J413. J413. Unprofitable association of unequals.
 
J413.1. J413.1. Lion licks sick man, who is thereby disgusted. India: Thompson-Balys.
 
J414. J414. Marriage with equal or with unequal.
 
J414.1. J414.1. Wife chosen instead of fairy mistress. They let man choose between them. Irish: MacCulloch Celtic 88.
 
J414.2. J414.2. Prince prefers first love to princess he later marries. Spanish: Boggs FFC XC 61 No. 445A.
 
J414.3. J414.3. Unsuccessful marriage of jackals and turtles (different habits). India: Thompson-Balys.
 
J416. J416. One‘s own kind preferred to strangers.
 
J416.1. J416.1. Bird refuses to maintain friendship with bird of different habits. India: Thompson-Balys.
 
J417. J417. Man prefers to live with ordinary rather than with pious man. He will be virtuous by comparison. Jewish: *Neuman.
 
J420. J420. Association of strong and weak.
 
J421. J421. Subordination of weak to strong.
 
J421.1. J421.1. Lion as king makes ass his lieutenant. *Basset RTP VI 244.
 
J421.2. J421.2. Lion makes lame goat his lieutenant. India: Thompson-Balys.
 
J423. J423. Stupid fear company of clever.
 
J423.1. J423.1. Jackal realizes that the partridge was too clever for him and leaves. India: Thompson-Balys.
 
J425. J425. Weak fear company of strong.
 
J425.1. J425.1. Earthen and brazen pots in river. Brazen pot thinks that they should stay together for company. Earthen pot, however, fears approach of brazen pot. Wienert FFC LVI 76 (ET 414), *136 (ST 415); Halm Aesop No. 422; Jacobs Aesop 212 No. 51; Jewish: Neuman; India: Thompson-Balys.
 
J425.2. J425.2. Buffalo refuses tiger’s invitation to dinner. He sees fire prepared to cook him. India: Thompson-Balys.
 
J426. J426. Association of rat with cat ceases as soon as mutual danger has passed. The rat threatened by the weasel and the owl allies himself with a cat caught in a net. Saved by the cat, he rescues the cat with precaution and then prudently renounces further relations with her. Chauvin II 101 No. 61; Bødker Exempler No. 66; India: Thompson-Balys.
 
J426.1. J426.1. Association of mouse with cat ceases as soon as mutual danger has passed. Spanish Exempla: Keller; Italian Novella: Rotunda.
 
J426.2. J426.2. Friendship of snake and frog ceases when snake wants to eat frog. India: Thompson-Balys.
 
J427. J427. Association of cow and tiger: tiger eats cow as soon as she is hungry. India: Thompson-Balys.
 
J428. J428. Association of tiger and crane. They soon quarrel. India: Thompson-Balys.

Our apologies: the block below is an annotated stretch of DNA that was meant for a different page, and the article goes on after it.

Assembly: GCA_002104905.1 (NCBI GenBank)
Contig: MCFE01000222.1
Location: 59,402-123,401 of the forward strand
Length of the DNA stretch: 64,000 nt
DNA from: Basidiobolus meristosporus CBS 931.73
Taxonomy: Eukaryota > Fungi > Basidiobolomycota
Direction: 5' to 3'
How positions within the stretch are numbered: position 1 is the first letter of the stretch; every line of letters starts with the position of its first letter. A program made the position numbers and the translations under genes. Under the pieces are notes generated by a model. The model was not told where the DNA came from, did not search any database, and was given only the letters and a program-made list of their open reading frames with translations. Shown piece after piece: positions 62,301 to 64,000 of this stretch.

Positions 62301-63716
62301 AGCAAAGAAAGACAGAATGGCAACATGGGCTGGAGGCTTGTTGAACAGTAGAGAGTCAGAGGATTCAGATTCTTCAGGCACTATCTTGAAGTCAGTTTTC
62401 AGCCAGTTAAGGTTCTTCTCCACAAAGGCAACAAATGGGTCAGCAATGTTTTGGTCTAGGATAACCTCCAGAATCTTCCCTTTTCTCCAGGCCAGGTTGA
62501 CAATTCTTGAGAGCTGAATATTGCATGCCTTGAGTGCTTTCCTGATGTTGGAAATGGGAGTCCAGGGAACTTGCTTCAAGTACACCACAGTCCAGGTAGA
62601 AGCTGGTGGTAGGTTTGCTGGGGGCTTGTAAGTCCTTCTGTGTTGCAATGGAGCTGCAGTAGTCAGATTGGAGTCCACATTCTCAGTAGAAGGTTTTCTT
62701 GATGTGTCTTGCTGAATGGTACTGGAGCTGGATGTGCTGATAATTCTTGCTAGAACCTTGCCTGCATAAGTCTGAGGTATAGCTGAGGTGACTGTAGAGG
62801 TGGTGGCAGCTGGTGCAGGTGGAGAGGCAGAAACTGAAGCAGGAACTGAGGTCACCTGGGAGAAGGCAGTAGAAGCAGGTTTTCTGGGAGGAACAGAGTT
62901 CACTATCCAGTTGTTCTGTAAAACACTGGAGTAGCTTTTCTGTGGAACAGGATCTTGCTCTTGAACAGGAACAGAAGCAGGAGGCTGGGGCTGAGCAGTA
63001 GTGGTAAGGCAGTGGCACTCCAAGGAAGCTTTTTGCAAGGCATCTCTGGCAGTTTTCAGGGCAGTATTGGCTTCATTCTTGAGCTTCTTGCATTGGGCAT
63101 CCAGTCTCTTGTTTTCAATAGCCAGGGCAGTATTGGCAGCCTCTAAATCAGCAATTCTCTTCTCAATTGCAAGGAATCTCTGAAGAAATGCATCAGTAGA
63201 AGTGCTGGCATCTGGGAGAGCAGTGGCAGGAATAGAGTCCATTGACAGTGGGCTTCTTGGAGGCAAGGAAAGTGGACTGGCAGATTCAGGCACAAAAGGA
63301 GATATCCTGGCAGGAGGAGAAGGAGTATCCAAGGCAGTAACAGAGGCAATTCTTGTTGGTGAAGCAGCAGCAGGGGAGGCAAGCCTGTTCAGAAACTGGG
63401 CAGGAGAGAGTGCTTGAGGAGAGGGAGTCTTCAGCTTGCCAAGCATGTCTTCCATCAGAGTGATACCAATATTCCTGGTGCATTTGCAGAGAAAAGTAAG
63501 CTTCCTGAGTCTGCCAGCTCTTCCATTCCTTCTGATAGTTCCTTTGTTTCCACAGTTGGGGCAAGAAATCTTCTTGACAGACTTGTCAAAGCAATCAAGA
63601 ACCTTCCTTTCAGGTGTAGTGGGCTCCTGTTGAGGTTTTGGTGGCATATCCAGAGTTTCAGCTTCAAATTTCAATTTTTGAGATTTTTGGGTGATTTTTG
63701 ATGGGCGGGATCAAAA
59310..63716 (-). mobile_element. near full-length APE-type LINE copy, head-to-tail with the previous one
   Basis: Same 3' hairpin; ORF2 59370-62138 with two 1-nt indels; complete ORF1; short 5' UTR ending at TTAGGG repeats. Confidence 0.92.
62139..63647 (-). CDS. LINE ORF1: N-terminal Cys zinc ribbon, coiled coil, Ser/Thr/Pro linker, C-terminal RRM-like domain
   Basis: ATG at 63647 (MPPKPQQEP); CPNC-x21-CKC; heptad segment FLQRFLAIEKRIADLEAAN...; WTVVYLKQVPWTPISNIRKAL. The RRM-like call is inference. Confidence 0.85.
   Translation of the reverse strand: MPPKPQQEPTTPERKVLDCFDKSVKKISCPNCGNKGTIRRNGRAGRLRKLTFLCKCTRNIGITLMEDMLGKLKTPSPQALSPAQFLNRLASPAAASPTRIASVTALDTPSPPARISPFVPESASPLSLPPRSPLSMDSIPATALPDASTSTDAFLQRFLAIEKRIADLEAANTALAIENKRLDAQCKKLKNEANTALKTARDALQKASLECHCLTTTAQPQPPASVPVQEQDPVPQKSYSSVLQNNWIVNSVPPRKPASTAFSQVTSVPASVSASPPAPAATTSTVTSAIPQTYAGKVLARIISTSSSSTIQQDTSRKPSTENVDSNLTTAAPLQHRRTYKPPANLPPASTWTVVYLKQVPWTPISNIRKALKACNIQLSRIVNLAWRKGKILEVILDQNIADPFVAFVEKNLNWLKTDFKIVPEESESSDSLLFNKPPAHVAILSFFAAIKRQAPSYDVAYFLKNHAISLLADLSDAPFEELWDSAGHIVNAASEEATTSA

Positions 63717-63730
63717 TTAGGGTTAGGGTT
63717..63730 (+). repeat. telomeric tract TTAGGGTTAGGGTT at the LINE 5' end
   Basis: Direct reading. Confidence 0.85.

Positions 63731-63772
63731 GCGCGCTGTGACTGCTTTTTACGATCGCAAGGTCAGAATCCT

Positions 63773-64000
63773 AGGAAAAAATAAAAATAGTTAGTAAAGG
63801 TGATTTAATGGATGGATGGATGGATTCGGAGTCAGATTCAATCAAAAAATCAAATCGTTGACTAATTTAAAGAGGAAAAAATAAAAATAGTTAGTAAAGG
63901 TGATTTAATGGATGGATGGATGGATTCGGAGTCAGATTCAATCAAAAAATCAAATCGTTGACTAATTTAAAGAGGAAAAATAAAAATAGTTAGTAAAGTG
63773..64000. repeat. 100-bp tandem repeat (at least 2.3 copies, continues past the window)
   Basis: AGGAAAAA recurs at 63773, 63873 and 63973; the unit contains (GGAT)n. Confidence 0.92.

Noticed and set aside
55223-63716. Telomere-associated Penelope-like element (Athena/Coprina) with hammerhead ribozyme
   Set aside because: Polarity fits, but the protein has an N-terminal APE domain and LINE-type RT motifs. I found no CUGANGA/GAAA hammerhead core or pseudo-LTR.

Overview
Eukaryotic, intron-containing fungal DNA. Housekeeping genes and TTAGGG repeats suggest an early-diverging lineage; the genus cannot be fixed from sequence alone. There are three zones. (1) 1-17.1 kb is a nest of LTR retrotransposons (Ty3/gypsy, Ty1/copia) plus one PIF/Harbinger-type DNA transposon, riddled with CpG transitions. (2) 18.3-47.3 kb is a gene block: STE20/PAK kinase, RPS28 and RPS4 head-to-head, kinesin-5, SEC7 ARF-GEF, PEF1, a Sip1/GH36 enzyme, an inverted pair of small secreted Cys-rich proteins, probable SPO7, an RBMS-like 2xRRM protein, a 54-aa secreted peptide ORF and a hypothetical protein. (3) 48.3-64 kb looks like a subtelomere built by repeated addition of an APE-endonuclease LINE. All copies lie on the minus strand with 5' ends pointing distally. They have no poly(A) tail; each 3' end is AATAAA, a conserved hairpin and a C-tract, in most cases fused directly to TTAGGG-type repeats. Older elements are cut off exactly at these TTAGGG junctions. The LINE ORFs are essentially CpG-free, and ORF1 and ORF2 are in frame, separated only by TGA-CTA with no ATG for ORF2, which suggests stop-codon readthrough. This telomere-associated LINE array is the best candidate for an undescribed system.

J429. J429. Association of strong and weak – miscellaneous.
 
J429.1. J429.1. Association of swan and swallow: swan unable to fly away from danger. Type 246*.
 
J429.2. J429.2. Associating with a bad friend is fatal: swan and crow. Swan is blamed when crow drops filth. India: Thompson-Balys.
 
J440. J440. Association of young and old.
 
J441. J441. Profitable association of young and old.
 
J441.1. J441.1. Old ox yoked with young ox. Thus kept in order. Wienert FFC LVI 85 (ET 516), 146 (ST 511).
 
J445. J445. Foolish association of young and old.
 
J445.1. J445.1. Foolish youth in love with ugly old mistress. Herbert III 39ff.; Hervieux I 188 No. 14a; Heptameron No. 27; Spanish Exempla: Keller.
 
J445.2. J445.2. Foolish marriage of old man and young girl. Nouvelles Recreations No. 16; Cent Nouvelles Nouvelles No. 99; Panchatantra (tr. Ryder) 341; Icelandic: *Boberg.
 
J450. J450. Association of the good and the evil.
 
J451. J451. Contagiousness of bad company.
 
J451.1. J451.1. Ass buyer returns ass which has associated with lazy companions. Wienert FFC LVI 72 (ET 376), 120 (ST 294); Halm Aesop No. 320; Spanish Exempla: Keller.
 
J451.2. J451.2. Stork killed along with cranes. Ill-advised associations end fatally. Wienert FFC LVI 67 (ET 309), 120 (ST 296); Halm Aesop No. 100.
 
J451.3. J451.3. God of wealth in bad company. Heracles on his arrival in heaven fails to greet Plutus, the god of wealth: he has seen him in too bad company. Wienert FFC LVI 76 (ET 418), 120 (ST 295); Halm Aesop No 160.
 
J451.4. J451.4. Mirror begrimed by snail. Wienert FFC LVI 75 (ET 412), 120 (ST 300).
 
J452. J452. Bad associates bring death to bishop. Doctor loses his life for him and lawyer his soul. Spanish Exempla: Keller.
 
J455. J455. Harm of association with flatterers. Pauli (ed. Bolte) No. 739.
 
J460. J460. Unnecessary choices.
 
J461. J461. Senseless debate of the mutually useful.
 
J461.1. J461.1. The belly and the members. Debate as to their usefulness. All mutually useful. *Prato Archivio per lo studio delle tradizioni popolari IV (1885) 25ff.; Penzer V 135 n.; Pauli (ed. Bolte) No. 399; Wienert FFC LVI *43 (ET 6), 92 (ST 59); Halm Aesop No. 197; Jacobs Aesop 206 No. 29; *Crane Vitry 167 No. 73; *H. Gombel Die Fabel vom Magen und den Gliedern (Beihefte zur Zs. f. romanische Philologie LXXX [Halle, 1934]). – Jewish: bin Gorion Born Judas III 71, *301f., *Neuman; Indonesia: DeVries’s list No. 139; Africa (Ekoi): Talbot 393.
 
J461.1.1. J461.1.1. Tail and head of serpent quarrel as to usefulness. Wienert FFC LVI 58 (ET 187), 93 (ST 60); Halm Aesop No. 344; Jewish: Neuman; India: Thompson-Balys.
 
J461.1.2. J461.1.2. Fortune, Intellect, Knowledge, and Health dispute as to which is the greatest. India: Thompson-Balys.
 
J461.1.3. J461.1.3. Debate of tongue and other bodily members. Jewish: *Neuman.